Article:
A General Motors worker holds a picket sign after United Auto Workers Local 440 members joined a national labor strike against GM. | Jeremy Hogan/SOPA Images/LightRocket via Getty Images

Biden argued Medicare-for-all would be bad for unions. Then General Motors cut health benefits to striking union workers.

Sen. Bernie Sanders’ signature policy — Medicare-for-all — was once again under attack at an event with union workers Tuesday, when the news broke: General Motors cut off health benefits to nearly 50,000 workers currently on strike.

Former Vice President Joe Biden took the stage at a presidential forum with AFL-CIO union workers Tuesday, arguing that Medicare-for-all could be bad for unions.

“I have a significant health care plan. But guess what? Under mine, you can keep your health insurance you’ve bargained for if you like it,” Biden said. “If you don’t, you can move it, and you can buy into a public plan.” He continued to tell the workers, “You’ve broken your neck to get” their health care plans and “no plan should take it away from you if that’s what you decide.”

Biden is articulating an argument that’s been simmering in Democrats’ health care debate: the notion that moving every American to a single government-run health care plan could actually increase costs for union workers, who have negotiated generous benefits with little personal cost. Sanders, though, points to an argument on the left that the current system, reliant on employers, is unstable.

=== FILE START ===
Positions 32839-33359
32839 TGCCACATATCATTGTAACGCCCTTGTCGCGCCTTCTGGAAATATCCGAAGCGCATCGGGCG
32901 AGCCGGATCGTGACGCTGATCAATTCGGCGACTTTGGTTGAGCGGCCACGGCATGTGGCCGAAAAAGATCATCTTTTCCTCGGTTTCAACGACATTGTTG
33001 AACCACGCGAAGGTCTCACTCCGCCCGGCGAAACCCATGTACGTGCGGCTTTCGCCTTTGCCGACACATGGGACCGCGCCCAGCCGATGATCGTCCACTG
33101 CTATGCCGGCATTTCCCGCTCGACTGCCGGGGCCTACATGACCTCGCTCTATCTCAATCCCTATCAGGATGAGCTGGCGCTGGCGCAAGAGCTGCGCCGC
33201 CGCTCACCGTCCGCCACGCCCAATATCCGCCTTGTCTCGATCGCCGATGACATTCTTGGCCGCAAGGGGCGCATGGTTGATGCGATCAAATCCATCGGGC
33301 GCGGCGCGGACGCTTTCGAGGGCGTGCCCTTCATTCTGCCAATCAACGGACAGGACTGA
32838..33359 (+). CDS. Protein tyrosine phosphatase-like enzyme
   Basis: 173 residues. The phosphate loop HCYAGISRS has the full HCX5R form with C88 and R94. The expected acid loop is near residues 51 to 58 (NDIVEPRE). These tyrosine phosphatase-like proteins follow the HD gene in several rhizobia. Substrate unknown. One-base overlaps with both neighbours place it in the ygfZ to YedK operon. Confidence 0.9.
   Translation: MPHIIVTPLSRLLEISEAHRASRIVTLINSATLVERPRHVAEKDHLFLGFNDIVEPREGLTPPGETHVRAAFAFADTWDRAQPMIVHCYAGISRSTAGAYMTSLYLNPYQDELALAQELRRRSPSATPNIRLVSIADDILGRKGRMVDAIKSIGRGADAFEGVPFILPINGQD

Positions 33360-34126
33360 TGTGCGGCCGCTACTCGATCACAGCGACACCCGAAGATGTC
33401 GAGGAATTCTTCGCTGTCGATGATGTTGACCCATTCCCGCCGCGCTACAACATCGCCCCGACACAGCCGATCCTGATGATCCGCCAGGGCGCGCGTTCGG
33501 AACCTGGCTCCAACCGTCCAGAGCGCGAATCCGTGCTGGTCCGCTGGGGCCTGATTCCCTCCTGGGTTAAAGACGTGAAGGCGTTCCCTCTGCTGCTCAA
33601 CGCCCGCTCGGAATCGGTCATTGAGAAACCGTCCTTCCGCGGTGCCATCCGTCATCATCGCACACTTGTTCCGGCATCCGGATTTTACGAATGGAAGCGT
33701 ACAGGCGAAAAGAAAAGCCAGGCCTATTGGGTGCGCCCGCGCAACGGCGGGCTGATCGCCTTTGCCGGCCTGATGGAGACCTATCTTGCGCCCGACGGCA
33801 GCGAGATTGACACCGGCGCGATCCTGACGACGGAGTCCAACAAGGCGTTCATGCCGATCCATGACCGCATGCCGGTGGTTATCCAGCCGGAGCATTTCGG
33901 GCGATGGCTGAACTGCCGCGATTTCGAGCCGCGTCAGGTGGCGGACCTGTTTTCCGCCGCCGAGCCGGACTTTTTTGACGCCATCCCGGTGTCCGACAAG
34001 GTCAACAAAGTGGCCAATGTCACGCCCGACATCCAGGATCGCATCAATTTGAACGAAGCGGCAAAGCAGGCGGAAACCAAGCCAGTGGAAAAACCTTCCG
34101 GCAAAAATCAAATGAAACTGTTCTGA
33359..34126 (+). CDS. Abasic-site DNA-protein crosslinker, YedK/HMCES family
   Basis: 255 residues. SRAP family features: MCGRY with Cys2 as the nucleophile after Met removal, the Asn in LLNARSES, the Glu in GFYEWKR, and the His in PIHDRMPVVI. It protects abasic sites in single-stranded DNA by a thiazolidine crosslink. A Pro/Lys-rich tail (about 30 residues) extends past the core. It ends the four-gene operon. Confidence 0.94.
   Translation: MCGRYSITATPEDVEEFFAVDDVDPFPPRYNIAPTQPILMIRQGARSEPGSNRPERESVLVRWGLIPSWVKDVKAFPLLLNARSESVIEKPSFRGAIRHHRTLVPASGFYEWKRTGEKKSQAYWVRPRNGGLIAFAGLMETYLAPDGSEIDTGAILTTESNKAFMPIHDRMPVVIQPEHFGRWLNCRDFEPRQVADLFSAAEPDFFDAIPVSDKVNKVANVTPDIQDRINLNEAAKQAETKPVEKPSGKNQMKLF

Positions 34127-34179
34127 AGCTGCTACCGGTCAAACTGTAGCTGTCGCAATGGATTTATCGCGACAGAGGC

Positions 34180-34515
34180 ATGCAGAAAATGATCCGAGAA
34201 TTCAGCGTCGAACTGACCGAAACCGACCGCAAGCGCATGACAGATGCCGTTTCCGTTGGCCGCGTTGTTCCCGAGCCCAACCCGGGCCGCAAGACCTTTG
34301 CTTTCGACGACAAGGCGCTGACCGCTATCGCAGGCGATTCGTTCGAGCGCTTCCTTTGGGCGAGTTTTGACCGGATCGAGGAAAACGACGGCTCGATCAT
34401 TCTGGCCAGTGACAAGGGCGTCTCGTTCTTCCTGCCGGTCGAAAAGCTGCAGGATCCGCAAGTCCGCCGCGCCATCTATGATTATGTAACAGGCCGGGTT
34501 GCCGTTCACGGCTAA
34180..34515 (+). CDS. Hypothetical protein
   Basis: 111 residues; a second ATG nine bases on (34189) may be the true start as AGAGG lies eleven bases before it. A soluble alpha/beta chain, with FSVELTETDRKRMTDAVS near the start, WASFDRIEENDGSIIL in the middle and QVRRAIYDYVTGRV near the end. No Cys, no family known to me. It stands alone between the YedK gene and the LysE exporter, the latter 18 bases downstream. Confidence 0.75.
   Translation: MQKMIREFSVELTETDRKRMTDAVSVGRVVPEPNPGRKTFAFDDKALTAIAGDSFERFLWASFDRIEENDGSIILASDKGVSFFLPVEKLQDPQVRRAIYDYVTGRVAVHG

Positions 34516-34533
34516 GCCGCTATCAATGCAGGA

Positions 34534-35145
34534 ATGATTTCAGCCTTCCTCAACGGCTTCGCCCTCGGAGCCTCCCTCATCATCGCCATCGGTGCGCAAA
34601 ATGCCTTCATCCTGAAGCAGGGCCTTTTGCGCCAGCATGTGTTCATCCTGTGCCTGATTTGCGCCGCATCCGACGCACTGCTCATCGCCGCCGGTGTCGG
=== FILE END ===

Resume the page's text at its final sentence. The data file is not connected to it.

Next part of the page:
United Auto Workers at General Motors has long had what has been called the “gold standard” in union-negotiated health care plans — they pay little to nothing toward co-payments and deductibles; each employee covers roughly 3 percent of the cost. For comparison, the average worker pays 28 percent toward health care costs. It’s a benefit the union was able to largely keep intact through the auto industry crisis in 2009, and it has sacrificed wage and pension raises to maintain. This is the kind of health care plan Biden is talking about when he warns about Medicare-for-all.